top G on Sovereign Euph

Discussion in 'The Rehearsal Room' started by stevecritchlow, May 3, 2005.

  1. I've got a couple of Euph players, using sovereigns, who struggle to get their top G's in tune. It could be that they're just a bit cr*p:) , but I recall a good conductor a few years ago tell his euph players that theSovereign euph was notorious for this and an alternative fingering should be used.

    Unfortunatly at the time I was a disinterested cornet player, so have forgotten what he said. Any good euph players out there got any tips?
  2. sugarandspice

    sugarandspice Active Member

    yes!- the euph is always sharp on top G's, I'm nopt sure on alternative fingering tho-i have a trigger which sorts it out. 1st and 3rd maybe?.........but im sure a much more knowledgable person will be able to help! :)
  3. brasscrest

    brasscrest Active Member

    I found this to be true. Usually not so bad that I couldn't "lip it" in, but sometimes I went with the fourth valve as an alternate fingering. Or third valve, which also worked, but sometimes led to me missing upward and getting an A instead.
  4. iancwilx

    iancwilx Active Member

    Our MD Jim Davies (Ex Briggus) insists that our euphs use 4th valve for top G's.
  5. KMJ Recordings

    KMJ Recordings Supporting Member

    For those without triggers, 4th valve is the usual way forwards....
  6. KMJ Recordings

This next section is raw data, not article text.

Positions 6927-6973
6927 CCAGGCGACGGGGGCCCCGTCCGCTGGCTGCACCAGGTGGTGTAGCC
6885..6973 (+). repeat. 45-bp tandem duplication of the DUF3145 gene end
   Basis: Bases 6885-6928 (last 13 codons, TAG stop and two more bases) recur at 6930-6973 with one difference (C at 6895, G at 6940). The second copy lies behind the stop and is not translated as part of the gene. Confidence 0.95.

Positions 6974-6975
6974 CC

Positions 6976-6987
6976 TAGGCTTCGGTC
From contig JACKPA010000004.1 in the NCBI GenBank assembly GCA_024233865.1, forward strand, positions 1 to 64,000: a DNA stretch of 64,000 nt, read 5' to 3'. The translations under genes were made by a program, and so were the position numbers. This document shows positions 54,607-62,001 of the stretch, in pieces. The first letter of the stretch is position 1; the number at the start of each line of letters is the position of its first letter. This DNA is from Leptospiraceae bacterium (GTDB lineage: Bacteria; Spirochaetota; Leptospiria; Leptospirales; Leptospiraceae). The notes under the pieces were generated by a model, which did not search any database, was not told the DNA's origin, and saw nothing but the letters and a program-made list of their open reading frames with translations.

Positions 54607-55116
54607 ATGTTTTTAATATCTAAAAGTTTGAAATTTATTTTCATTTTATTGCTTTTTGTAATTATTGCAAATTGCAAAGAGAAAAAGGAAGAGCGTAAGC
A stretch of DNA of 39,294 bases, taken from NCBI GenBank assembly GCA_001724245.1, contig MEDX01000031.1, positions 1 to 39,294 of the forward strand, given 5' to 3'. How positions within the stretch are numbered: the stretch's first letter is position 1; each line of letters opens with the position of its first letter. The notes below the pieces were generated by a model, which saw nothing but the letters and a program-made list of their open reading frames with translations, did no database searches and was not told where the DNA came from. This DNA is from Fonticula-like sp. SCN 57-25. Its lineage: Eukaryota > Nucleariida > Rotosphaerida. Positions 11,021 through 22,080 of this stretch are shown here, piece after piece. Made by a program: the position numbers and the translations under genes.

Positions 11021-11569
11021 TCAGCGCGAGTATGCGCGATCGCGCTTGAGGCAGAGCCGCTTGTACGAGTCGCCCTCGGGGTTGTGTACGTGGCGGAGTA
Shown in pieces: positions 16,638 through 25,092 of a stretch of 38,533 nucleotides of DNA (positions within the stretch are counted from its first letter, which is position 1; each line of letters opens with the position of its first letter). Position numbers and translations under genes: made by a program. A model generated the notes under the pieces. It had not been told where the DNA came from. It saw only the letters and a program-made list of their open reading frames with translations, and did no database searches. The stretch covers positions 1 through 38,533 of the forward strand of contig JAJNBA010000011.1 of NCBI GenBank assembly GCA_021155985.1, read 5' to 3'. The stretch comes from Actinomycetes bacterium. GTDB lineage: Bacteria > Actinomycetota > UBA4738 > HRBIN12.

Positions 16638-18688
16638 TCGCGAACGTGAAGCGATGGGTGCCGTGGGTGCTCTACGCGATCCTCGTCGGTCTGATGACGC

KMJ Recordings Supporting Member

    And before I forget (which I already did!) top Fs are on 1st & 4th if there's a problem
  7. euphybeast

    euphybeast Member

    Yes, the F and G are definitely the hardest to play in tune on a sov.
    4th or 1st & 3rd if it's bad.
    And of course 4th & 1st for F, although I was once told to play G on 1st and F on open. This was really difficult! And the tuning was just differently dodgy!
  8. Okiedokie of Oz

    Okiedokie of Oz Active Member

    You have to remember also, that top g on ANY brass instrument will naturally be sharp. Hence why trombonists always play it out from first position. so your players aren't Cr*p, they are just incapable of using their lips and ears as well as you would like.
  9. ignore me

    ignore me Member

    Agree with pretty much everything said here, espacially with the F.

    Just remember that you have to tune your 4th valve as well, it's a long piece of tubing and easy to get wrong. (it's also an easy bit of tubing to mix up, once played with a baritone player who had theirs mixed up with the main slide for about a year!) This is normally done by playing a scale (e.g G major - saves having to tune the F properly first) and making sure that you end up playing a tuneful note at the end. Same kind of method could be used to tune the F as well with F major scale.

    Don't know if this is a common method or not, but I saw a pro trumpet player do it with a 4 valved flugal - if it works on that it should work on anything!
    Last edited: May 4, 2005
  10. brasscrest

    brasscrest Active Member

    So euph players are better with their lips than bone players, since bone players alter their tuning by moving the slide out but euph players are forced to use their lip? Unlikely! Sometimes the adjustment is too much to use the lip and still get a tuneful sound, which is why fourth valves and triggers were developed in the first place. Using a different valve combination puts you into a different overtone series, where that particular tone is more in tune with the even-tempered scale. There's no shame in using creative fingering to help get a note in tune, particularly if you're responding the the idiosyncracies of a particular instrument.